It can be interpreted several ways, an attack on men or a call for being better.
I get the message but it's done pretty lame for a razor company. Looks like more PC correct bullshit to me!
And just when I was about to catcall a lady and let kids fight at a barbecue today, such a shame I can't do that now.
You found my inspiration piece
I've got a few more.
I liked the commercial. I think it does a good job telling men that they are welcome to become better men. I don't understand the issue of telling people that they should be better versions of themselves. I don't really understand why telling men that they are allowed to cry, that they shouldn't follow a girl on the street that they find attractive (because frankly that's kinda creepy), that they should break up bullying when a young boy is being attacked by other students, etc. is considered "political correctness" when it's really just the ethical thing to do. So be the best, good man that you can be!
How about telling you that you're inherently bad. You're bad sugar, you have toxic somethingninity, and you should change. (But I havent done anything <- that's you) It doesn't mater, you're bad and you should change
I don't think it was made to target you specifically, sunny_the_skeptic. It was meant to target this perfect idea of the men in this world. That men are supposed to be tough, that men are supposed to turn the blind eye to certain things because "oh, it's just normal," that men are not allowed to show emotion because it isn't "manly." You, Sunny, may not fit into this stereotypical mold of men but that doesn't mean that men around you also don't. Of the three major men in my life, my father and my two brothers, they don't fit in this mold. But of the men I encountered in college, a far majority would succumb to these downfalls.
That's what men had to be in the past, that's what men needed to do in order to thrive. Because life was tough and still is, in other circumstances the gentle, wimpy type of man would be useless. And some women in the US still depend on men being tough. It's true we're not animals anymore and we dont need to fight tigers and hunt boars to survive. The worst we face today is other people or cockroaches. But you know what the worst part is? That if there was such a commercial targeting women's bad qualities, putting them all in one bag and telling them to change the reaction would be even worse.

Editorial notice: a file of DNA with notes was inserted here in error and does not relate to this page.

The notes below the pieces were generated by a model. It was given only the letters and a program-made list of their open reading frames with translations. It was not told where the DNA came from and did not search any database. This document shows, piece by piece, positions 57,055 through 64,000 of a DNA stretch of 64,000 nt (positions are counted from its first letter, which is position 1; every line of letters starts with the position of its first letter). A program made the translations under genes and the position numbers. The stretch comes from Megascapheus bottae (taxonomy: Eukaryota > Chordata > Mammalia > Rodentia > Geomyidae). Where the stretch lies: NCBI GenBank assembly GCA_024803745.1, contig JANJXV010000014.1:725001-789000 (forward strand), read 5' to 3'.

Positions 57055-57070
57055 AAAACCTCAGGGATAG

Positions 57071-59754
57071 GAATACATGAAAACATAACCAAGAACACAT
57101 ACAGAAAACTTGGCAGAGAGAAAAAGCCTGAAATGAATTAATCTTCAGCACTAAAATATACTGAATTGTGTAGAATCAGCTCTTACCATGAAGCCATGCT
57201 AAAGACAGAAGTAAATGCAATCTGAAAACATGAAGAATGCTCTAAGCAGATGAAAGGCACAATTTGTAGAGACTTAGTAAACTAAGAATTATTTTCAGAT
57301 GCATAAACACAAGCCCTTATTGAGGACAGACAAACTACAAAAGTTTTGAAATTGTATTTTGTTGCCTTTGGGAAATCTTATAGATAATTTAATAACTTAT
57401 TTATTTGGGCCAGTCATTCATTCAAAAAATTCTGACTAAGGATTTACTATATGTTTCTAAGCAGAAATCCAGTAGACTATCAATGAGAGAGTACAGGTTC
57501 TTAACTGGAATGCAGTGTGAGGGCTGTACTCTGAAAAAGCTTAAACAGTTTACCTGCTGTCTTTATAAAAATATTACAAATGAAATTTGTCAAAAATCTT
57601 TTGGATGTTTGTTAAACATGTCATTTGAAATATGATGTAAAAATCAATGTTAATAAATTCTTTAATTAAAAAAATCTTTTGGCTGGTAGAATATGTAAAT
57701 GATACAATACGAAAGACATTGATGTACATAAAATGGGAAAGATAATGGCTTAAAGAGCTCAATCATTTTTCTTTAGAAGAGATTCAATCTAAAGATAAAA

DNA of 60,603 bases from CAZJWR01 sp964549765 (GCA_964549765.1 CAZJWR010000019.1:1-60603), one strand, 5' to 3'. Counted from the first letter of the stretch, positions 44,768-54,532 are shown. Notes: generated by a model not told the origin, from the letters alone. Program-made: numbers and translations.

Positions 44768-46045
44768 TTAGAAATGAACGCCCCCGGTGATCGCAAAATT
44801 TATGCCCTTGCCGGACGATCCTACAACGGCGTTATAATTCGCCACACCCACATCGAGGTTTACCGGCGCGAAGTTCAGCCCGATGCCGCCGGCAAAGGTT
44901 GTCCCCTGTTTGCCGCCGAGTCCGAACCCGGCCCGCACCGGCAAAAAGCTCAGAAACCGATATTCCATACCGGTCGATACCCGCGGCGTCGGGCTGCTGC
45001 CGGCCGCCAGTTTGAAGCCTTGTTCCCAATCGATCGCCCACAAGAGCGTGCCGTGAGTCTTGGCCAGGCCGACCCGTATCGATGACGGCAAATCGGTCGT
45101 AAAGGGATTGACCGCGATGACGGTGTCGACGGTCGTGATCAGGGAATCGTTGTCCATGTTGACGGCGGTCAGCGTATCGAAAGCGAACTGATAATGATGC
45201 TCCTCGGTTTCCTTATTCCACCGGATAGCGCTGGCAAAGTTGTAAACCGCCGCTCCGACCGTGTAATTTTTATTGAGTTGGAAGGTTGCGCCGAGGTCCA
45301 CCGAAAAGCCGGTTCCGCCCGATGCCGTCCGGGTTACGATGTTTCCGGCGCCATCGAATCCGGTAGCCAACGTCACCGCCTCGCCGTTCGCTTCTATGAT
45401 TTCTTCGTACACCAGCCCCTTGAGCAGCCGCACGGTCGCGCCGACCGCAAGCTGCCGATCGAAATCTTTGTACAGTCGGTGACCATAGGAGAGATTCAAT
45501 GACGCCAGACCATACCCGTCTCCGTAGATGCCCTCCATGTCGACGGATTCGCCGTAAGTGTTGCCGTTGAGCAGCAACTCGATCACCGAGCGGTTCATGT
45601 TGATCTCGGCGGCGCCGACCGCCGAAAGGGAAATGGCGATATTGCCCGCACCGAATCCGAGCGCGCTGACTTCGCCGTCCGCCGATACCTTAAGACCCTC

I don't think we're talking about "tough" in the same context. Yes, being tough by your definition in the past was important because men were mainly used to protect the family. However, what I'm talking about now is being "tough" instead of showing basic, human emotions. Being able to cry, being able to show compassion, being in tune with your emotions. That's what I mean about men feeling like they have to be tough. My maternal grandfather used to not give hugs to other men because it was seen as a manly thing. Other men I know who are afraid to tell their male friends that they love them because they don't want to be called "gay" or "feminine." My dad, however, doesn't care about that and he's a "tough" guy by your definition. He isn't "tough" by my definition because he is fine with sharing how he feels and showing sympathy. That's the mold that needs to be broken. Men can be tough (your definition) while ignoring being tough (my definition) and showing how they feel.
I'm an older guy Sugar. As to targeting the "perfect idea of a man", That's Hollywood, not reality. You said your Dad and two brothers don't fit into that mold. That's probably because they are just average guys, just like the rest of us. As to these stereotypes people refer to as celebrities, there are just as many women stereotypes who are predators and vicious as there are men.